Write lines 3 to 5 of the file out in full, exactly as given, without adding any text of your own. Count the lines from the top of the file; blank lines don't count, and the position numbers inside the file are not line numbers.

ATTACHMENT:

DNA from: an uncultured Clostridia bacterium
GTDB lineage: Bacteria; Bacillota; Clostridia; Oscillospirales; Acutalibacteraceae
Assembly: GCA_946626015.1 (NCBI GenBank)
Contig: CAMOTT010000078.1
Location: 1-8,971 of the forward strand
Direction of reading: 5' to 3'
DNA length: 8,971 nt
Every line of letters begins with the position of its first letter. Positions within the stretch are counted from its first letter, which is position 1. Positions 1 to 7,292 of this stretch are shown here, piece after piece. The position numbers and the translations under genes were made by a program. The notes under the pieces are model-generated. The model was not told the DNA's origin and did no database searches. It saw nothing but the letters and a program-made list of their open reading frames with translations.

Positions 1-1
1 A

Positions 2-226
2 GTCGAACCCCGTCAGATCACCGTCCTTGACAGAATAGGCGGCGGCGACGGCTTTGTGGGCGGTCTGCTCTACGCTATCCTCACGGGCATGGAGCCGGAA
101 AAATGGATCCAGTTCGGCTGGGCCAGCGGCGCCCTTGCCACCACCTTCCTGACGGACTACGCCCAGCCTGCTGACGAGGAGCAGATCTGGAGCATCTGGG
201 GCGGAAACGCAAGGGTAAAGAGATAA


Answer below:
Assembly: GCA_946626015.1 (NCBI GenBank)
Contig: CAMOTT010000078.1
Location: 1-8,971 of the forward strand